When an attorney hears from the Office of Lawyer Regulation, it isn’t for a pat on the back.
OLR is best known for its ability to investigate and recommend disciplinary action against lawyers. But it will soon have an alternative to punishment available to protect attorneys and clients from harm.
Starting July 1, OLR will be able to directly refer attorneys thought to have a debilitating addiction or other impairment to the Wisconsin Lawyers Assistance Program (WisLAP) for monitoring.
Currently, the agency is required to keep those matters confidential and is prohibited from informing WisLAP.
OLR Director Keith L. Sellen applauded the state Supreme Court’s adoption of a petition, jointly filed by the agency and the State Bar on April 27, that established the referral procedure.
While he anticipates that only “eight to 12” instances annually may require a referral, Sellen said it is a preventative measure which could cut down on the number of disciplinary actions recommended by his office.
“Early response to a problem that could arise and an earlier opportunity for lawyers to understand a concern and engage in self-help is a new part that could result in less discipline and less harm to the public,” he said.
Currently, the court can authorize diversion agreements with attorneys as part of their discipline, but in many cases, detection of an addition or other problem doesn’t come until after the damage has been done. Beyond those agreements, the new rule will allow OLR to recommend treatment as an alternative to an attorney losing his or her license.
According to Kathryn L. Norton, chair of the WisLAP Committee, addiction or impairment often goes hand-in-hand with misconduct.
“There is a very high coincidence for disciplinary actions and attorneys having problems with addiction,” she said. “So if we can help attorneys through the disciplinary process and keep their livelihood while still protecting the public, I’m glad to do it.”
But the onus is still on the attorney to comply with a recommendation, since it is voluntary on their part to seek help.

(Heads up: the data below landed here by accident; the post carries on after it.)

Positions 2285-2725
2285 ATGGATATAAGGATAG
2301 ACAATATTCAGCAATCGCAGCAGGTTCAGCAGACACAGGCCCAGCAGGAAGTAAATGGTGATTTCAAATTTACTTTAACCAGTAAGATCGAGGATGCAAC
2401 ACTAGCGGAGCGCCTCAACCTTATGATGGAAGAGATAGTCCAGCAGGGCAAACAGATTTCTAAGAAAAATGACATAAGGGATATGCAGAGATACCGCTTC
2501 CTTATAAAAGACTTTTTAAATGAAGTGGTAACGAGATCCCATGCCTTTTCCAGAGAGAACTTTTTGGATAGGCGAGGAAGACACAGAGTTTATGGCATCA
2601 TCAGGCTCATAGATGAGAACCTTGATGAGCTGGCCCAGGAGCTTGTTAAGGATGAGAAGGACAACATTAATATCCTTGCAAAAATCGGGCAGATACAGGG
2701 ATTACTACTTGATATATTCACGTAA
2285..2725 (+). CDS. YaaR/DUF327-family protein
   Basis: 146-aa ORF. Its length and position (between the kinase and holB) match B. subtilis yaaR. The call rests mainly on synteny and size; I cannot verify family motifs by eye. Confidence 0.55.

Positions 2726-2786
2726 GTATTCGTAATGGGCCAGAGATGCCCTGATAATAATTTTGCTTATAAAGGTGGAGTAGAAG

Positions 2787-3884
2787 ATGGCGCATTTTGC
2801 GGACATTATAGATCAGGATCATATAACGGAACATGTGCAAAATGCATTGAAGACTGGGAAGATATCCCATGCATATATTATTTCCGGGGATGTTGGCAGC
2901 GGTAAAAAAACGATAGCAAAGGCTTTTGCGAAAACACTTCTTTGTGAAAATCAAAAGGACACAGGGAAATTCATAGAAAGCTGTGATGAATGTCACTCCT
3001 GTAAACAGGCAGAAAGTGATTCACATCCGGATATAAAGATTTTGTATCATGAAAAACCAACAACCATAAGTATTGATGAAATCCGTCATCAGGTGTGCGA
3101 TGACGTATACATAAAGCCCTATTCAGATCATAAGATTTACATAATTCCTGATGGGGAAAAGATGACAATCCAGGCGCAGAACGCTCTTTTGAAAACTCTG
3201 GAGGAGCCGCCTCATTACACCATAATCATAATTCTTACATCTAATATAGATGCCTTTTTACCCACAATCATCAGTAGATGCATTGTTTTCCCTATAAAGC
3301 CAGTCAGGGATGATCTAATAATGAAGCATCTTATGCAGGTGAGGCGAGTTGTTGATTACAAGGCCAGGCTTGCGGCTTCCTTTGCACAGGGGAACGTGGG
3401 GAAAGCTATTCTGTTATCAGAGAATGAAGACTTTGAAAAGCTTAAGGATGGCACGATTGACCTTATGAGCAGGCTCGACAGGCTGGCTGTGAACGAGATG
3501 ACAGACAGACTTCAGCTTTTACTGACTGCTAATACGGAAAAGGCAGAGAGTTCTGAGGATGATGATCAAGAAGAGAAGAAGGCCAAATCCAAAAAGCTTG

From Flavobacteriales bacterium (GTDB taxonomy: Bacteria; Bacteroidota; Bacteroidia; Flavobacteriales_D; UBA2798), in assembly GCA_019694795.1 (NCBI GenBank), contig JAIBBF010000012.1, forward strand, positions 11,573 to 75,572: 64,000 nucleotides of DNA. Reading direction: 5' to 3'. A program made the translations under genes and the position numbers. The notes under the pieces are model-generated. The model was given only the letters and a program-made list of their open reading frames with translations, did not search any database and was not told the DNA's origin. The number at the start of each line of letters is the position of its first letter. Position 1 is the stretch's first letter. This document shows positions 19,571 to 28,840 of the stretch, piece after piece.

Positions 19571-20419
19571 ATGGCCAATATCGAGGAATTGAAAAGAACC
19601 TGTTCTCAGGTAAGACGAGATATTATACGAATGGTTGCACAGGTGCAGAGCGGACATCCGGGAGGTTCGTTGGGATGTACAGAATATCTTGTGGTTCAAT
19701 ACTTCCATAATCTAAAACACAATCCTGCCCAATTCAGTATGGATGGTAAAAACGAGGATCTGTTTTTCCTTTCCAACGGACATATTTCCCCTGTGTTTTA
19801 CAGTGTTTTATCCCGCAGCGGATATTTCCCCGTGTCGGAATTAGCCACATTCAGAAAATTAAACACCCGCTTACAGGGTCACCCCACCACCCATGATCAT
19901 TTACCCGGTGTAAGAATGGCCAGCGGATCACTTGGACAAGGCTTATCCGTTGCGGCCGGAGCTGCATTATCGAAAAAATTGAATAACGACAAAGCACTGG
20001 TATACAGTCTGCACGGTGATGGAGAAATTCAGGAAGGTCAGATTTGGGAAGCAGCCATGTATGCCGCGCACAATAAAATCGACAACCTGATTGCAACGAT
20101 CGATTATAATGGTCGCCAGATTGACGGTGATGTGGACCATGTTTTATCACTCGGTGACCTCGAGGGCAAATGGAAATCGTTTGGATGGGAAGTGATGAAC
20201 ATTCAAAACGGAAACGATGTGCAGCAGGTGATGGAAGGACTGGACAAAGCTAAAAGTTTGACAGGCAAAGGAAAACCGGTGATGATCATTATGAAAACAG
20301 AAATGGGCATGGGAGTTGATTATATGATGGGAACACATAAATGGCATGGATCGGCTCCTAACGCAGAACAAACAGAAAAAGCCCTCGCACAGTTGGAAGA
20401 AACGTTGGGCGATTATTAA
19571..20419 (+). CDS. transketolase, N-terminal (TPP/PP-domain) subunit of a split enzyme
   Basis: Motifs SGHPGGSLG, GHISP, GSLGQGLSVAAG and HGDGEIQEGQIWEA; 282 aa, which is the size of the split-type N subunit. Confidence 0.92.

Norton said she expects that there will be attorneys referred by OLR who will resist treatment and take their chances with a disciplinary hearing.
However, she said that because the recommendation is coming from OLR, attorneys may have more of an incentive to seek help.
“It’s certainly a big hammer,” she said. “I’m sure it will hold some weight.”
Norton said there are concerns that the new rule may be overreaching on the part of OLR, but she anticipates that its new authority will be judiciously used.
“I’m pretty sure OLR is not involved until someone files a grievance,” she said. “It’s not as if they will have people wandering around the bar convention seeing who had one too many and sending in referrals.”
While the new rules allow OLR to share relevant information about an attorney’s condition with WisLAP, Sellen said confidentiality provisions are intact to protect attorneys.
Prior to a referral, OLR must notify the attorney in question.
Unless the attorney consents to further contact with OLR or it is a monitoring condition, communications with an assistance committee member, staff, or volunteer, along with all records of program assistance to a person are confidential.
“Where there is not a diversion agreement or court conditions, WisLAP would not have an obligation to report any information back to us,” Sellen said.
In addition to the confidentiality provisions, the new rule also provides extensive immunity from lawsuits for those involved in the process.
Communications with assistance committee members, staff, or volunteers by people providing information in good faith are privileged and no lawsuit based upon those interactions may be instituted by any person.
Service providers, staff and volunteers are also immune from being sued “for any conduct in the course of their official duties.”
In a written dissent, Chief Justice Shirley S. Abrahamson said the protection was “broader than is needed” and she would have preferred a more narrow provision.
The court requested that OLR provide a written report on the impact of the immunity and confidentiality aspects in three years.
In the fall, the justices will revisit the issue of monitoring when it reviews a petition proposing conditional admission to the bar of attorneys dealing with addiction.
Currently, the Board of Bar Examiners only has only two options when considering an applicant for admission to the bar: certify the applicant or deny certification.
Professional ethics attorney Daniel L. Shneidman expressed concern as to how the two petitions would fit and which court agency, OLR or BBE, would be in charge of the process.
“I don’t know how these are going to be intertwined,” he said. “I wouldn’t want a bright, competent lawyer having difficulty with a dependency issue to have a big star on their forehead.”
Jack Zemlicka can be reached at email@example.com.